Pablo Reinoso (b.1955, Buenos Aires, Argentina) is an interdisciplinary artist whose work explores the frontier between art and design. Reinoso, who at an early age was taught carpentry by his grandfather, uses various natural materials in his work such as wood, marble, slate and sand. In 1968, during a trip to Paris, Reinoso encountered the work of sculptor Auguste Rodin (1840–1917) and was inspired by Rodin’s allegorical subjects and naturalism of his sculptures. In the mid-1970s, Reinoso enrolled to study architecture at Universidad de Buenos Aires but, to escape the dictatorship that followed the military coup in 1976, moved to Paris in 1978. Later that year he won a scholarship to study marble sculpting in Carrara, Tuscany.
In 1981, Reinoso began a series of sculptures entitled Paysages d’eau (Landscapes of water). Made in marble, Reinoso carved fluid shapes to give the appearance of water and exhibited them in 1982 at the ‘XII Paris Biennale’, Musée d’Art moderne de la Ville de Paris. In the mid–1990s, Reinoso began making breathing sculptures from parachute silk that explored the relationship between function and art. These minimalist, translucent sculptures, dependent upon air movement, had an ephemeral presence that Reinoso likened to mortality. In 2002, his site-specific installation ‘Ashes to Ashes’, (2002) was shown at Casa de Américas, Madrid; significant within his oeuvre, ‘Ashes to Ashes’ confirmed Reinoso’s preoccupation with the elements of water, fire and air.
Reinoso continued to explore the relationship between function and art in his Thonet series, which he began in 2004. The series is based on the iconic chair, first produced by German-Austrian cabinet maker Michael Thonet in 1859, which was revolutionary in its simplicity of form and the functionality of its design. Reinoso’s humorous performance piece ‘Thoneteando’, (2006), demonstrated the irony of disassembling and disabling functional furniture. This light-hearted approach remained in Reninoso’s subsequent furniture-based series, Spaghetti Bench and Garabatos (‘scribbles’), in which he adapts the similarly ubiquitous yet anonymous public bench. These two series juxtapose the downward, grounded action of sitting with the uplifting movement of centrifugal ribbons. Reinsoso’s carved wood formations echo the gnarled roots and tangled branches of trees, organic forms reminiscent of his earlier series Articulations, (1970–80). In 2020, Waddington Custot, London hosted Reinoso’s first major solo exhibition in the United Kingdom, accompanied by a fully-illustrated catalogue, and the public installation of his Spaghetti Bench ‘Simple Talk’, (2017), on Bond Street in Mayfair, London. In 2022 Reinoso exhibited a series of work in an exhibition titled Overflows at the world renowned Château de Chambord. Overflows forms a comprehensive display of Reinoso’s sculptural practice in response to themes of nature, harmony and the ecosystem.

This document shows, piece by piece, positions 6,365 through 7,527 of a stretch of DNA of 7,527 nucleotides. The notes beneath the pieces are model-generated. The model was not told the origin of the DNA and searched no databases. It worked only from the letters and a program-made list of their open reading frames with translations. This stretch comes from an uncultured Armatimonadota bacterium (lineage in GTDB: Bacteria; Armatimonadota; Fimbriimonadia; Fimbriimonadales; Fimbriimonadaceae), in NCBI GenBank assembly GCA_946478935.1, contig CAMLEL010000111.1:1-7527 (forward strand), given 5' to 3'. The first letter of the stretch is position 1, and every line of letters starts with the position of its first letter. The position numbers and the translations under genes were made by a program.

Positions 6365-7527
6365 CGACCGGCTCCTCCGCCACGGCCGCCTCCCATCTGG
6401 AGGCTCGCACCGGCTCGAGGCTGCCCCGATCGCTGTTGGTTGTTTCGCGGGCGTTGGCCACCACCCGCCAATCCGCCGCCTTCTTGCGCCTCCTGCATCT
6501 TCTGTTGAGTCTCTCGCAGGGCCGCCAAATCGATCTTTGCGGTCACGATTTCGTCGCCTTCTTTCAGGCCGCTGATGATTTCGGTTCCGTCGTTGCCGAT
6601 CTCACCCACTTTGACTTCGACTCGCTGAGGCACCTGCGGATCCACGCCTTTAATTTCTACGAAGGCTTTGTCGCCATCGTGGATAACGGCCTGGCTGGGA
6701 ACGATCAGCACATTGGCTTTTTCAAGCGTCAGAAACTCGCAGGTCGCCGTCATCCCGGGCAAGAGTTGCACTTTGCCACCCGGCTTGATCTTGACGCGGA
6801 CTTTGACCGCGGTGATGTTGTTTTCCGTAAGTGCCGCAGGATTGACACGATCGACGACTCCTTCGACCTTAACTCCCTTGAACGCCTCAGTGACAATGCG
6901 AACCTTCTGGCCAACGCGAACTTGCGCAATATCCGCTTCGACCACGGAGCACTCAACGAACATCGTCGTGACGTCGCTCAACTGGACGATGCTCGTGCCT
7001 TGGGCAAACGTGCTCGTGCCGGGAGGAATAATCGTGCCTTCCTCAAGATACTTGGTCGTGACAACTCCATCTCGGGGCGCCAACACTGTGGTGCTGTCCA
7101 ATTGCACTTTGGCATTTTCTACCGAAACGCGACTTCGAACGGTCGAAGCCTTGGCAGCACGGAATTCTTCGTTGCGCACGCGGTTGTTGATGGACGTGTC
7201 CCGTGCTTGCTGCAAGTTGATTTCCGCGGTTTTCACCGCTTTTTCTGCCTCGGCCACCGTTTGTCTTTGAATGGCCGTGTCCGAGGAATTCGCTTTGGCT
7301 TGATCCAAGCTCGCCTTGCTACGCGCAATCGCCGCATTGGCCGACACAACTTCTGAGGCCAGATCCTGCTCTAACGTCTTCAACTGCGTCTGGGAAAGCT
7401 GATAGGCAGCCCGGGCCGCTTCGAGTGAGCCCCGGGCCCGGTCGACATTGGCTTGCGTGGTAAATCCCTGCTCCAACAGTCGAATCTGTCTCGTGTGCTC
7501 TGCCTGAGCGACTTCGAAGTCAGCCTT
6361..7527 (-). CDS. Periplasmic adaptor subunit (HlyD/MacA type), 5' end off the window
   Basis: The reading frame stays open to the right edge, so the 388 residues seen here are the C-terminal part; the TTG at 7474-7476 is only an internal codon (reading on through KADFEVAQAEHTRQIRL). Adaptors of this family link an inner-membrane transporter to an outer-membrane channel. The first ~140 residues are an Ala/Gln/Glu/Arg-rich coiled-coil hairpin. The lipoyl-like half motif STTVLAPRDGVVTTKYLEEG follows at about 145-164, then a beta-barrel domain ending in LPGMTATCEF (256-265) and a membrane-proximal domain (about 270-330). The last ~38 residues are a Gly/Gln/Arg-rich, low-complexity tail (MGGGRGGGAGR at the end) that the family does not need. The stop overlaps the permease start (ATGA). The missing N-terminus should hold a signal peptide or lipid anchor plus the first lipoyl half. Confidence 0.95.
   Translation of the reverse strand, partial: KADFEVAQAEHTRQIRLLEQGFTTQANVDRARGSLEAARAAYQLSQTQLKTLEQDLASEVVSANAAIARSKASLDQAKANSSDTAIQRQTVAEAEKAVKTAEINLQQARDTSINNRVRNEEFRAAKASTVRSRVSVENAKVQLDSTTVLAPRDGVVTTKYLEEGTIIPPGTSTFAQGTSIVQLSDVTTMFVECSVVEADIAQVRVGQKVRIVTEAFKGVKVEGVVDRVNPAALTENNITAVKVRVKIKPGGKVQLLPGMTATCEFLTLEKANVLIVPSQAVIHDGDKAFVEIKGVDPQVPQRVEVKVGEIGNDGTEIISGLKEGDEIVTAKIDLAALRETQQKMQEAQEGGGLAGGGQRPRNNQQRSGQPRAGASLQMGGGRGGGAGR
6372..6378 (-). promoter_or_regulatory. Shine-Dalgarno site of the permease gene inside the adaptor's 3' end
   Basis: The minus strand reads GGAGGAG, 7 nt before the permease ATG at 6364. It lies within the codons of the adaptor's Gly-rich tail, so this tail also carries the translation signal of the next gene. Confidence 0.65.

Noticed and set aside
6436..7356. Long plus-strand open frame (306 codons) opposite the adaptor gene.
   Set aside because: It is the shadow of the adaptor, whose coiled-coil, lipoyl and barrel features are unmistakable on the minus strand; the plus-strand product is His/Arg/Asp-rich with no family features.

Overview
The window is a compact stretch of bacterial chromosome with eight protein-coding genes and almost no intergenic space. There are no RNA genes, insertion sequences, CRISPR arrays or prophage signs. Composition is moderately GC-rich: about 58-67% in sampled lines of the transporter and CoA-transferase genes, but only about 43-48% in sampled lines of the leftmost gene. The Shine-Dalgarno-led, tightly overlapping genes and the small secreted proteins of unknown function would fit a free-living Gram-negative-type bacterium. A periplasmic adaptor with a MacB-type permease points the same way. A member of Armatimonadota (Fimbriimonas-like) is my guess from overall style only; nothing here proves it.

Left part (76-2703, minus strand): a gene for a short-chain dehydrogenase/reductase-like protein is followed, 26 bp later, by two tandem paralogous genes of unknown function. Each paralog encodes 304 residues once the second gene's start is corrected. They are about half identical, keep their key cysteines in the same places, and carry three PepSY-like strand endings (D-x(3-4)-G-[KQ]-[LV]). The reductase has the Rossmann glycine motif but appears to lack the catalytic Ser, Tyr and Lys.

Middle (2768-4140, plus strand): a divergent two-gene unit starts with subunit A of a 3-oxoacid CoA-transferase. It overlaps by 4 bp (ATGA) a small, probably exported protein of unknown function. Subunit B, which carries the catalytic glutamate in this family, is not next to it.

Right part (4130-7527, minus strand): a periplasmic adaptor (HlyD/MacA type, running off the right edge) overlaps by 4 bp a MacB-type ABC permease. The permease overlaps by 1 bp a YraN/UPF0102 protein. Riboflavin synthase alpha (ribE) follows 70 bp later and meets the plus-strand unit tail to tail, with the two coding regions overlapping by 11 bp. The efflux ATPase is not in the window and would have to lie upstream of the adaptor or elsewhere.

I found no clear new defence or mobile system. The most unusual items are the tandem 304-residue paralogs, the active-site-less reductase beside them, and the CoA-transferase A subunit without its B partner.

Reinoso’s bench sculptures have been installed in numerous public locations, including beside the River Thames in London, along the Quai Gillet in Lyon and on the south terrace of the Elysée Palace in Paris. The artist’s work is held in public collections worldwide, including Société des Amis du MNAM, Centre Georges Pompidou, Paris; Fonds national d’art contemporain, Paris; Musée des Arts Décoratifs, Paris; Museo de Arte Moderno de Buenos Aires, Argentina and Museu de Arte Moderna de São Paulo, Brazil.
Pablo Reinoso is represented in the UK by Waddington Custot. He lives and works in Paris.
The Making of 'Still Tree'In the studio for the production of a major new work for Miami | 3 December 2019
This autumn, Waddington Custot celebrates the work of contemporary sculptor Pablo Reinoso with the launch of two Special Focus digital exhibitions and an installation of some of the artist’s most iconic works in the Cork St gallery space. These presentations, accessible both online and in person, seek to explore the Franco-Argentine artist’s ongoing interest in the contemporary interaction between humanity and the environment.Read more
Exhibitions and Art Fairs
While renowned sculptors often rise to prominence with large-scale – sometimes monumental – pieces, many also work on an altogether more human measure. This digital presentation includes a variety of intriguing small-scale sculptures, from pieces that deliberately engage with human proportions designed for domestic settings, to hand-made models and maquettes that respond to larger sculptures, often giving rise to new ones.
Many of the works have component parts such as handles, or curves and indentations, of which the size is recognisably intended to fit into the human hand or to create a dialogue with the body. These sculptures not only retain, but condense to great effect, the ambition, concept and scope of the artists’ larger scale work.